Presentation that creates atmosphere thicker than Montana fog
Ubisoft, even in their worst games, always nails the detail they give to the worlds they build. Far Cry 5 is no different. The mountains of Montana not only provide a breath of fresh air from the jungles of previous installments, but also allows for more interesting environments and arenas for the player to take down opponents. The environments are beautiful, looking great and running smoothly on PS4. Wrestling with the flight controls is almost worth it to just take in the world. There also weren’t too many instances where I noticed drops in performance, which is great for a console title. Character models are also well animated, though the randomly generated NPCs tend to have stiff Bethesda movements. Lighting also plays a big role into a lot of scenes, and creates a fantastic atmosphere for the darker scenes within the game.
Working with the graphics to create atmosphere is the excellent sound design. The general sounds of the game are good, with the shotgun being particularly satisfying to use thanks to a meaty sound that goes with it. The music that plays during firefights and while driving vehicles is very appropriate for the Montana environment, with lots of guitar twang that was unexpected for this type of game, but much appreciated. The real winner, however, is the score that plays during the cutscenes involving the cult leaders. The haunting choral chants turn familiar tunes into something dark and twisted, much like how the cult themselves twisted religion into something that is pure horror. The opening cutscenes of the game were genuinely terrifying because of how effectively the music was used. There may not be any earworm songs, but the tunes worked for the game, and that’s all they needed to do.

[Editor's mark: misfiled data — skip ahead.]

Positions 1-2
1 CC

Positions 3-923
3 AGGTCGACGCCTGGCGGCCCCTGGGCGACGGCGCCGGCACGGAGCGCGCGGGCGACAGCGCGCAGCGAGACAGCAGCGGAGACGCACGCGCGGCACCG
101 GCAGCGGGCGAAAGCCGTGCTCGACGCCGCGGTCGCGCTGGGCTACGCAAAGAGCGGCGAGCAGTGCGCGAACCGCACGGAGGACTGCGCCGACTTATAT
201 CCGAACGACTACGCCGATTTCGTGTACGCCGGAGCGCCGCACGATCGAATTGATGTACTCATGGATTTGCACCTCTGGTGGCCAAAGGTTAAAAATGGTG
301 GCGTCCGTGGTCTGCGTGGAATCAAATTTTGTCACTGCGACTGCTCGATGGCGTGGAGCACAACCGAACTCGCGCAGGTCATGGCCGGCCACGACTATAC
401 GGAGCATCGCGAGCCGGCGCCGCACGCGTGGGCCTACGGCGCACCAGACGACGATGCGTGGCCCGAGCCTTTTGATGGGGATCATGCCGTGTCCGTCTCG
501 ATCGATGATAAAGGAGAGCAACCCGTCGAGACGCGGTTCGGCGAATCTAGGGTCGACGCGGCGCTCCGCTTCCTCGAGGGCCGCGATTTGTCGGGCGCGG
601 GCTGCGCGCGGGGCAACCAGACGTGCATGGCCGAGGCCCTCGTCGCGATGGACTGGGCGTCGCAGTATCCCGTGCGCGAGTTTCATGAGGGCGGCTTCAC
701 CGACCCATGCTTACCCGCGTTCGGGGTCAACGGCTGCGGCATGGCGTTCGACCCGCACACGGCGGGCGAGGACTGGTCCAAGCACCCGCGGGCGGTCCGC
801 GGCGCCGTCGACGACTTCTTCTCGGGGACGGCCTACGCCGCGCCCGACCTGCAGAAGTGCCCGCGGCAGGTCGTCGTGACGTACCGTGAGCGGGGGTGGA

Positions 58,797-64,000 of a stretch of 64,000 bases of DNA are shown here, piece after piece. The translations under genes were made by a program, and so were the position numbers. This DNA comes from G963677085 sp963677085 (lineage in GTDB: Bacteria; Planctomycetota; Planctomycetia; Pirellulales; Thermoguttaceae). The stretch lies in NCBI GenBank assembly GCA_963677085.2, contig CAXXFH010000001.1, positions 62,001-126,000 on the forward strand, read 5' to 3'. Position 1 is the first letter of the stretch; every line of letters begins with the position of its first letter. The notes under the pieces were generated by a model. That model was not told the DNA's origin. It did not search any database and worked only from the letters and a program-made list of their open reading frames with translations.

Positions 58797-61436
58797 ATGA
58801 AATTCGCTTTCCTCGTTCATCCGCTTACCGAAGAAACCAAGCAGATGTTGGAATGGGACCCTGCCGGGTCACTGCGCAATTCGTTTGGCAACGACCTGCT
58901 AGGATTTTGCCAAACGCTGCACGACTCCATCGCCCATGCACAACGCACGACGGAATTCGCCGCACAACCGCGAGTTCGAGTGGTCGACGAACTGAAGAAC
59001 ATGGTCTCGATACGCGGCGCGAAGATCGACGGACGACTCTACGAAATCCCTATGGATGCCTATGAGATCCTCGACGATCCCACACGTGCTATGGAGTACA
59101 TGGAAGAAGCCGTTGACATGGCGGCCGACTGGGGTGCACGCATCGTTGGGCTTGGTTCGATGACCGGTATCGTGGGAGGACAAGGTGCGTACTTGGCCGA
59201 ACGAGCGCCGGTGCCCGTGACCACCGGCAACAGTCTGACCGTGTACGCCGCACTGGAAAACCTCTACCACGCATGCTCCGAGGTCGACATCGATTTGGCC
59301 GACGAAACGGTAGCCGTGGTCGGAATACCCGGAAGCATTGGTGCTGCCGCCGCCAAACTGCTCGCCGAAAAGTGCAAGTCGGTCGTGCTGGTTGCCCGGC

The only major problem with presentation comes from lack of consistency. The graphics and sound design lead to a more realistic experience. For example, every time the player steps outside of a building during the day, they are blinded by sunshine, which is a touch on realism. Despite that, there are a number of little things that ruin that realism experience, particularly with some undamageable objects. There were also a few minor graphical glitches throughout my time playing, which isn’t unexpected, but it’s jarring when compared to the beauty of the rest of the world.
Featured Image from Polygon
Images from Digital Trends, VG24/7, MMOGa, and PlayStation Universe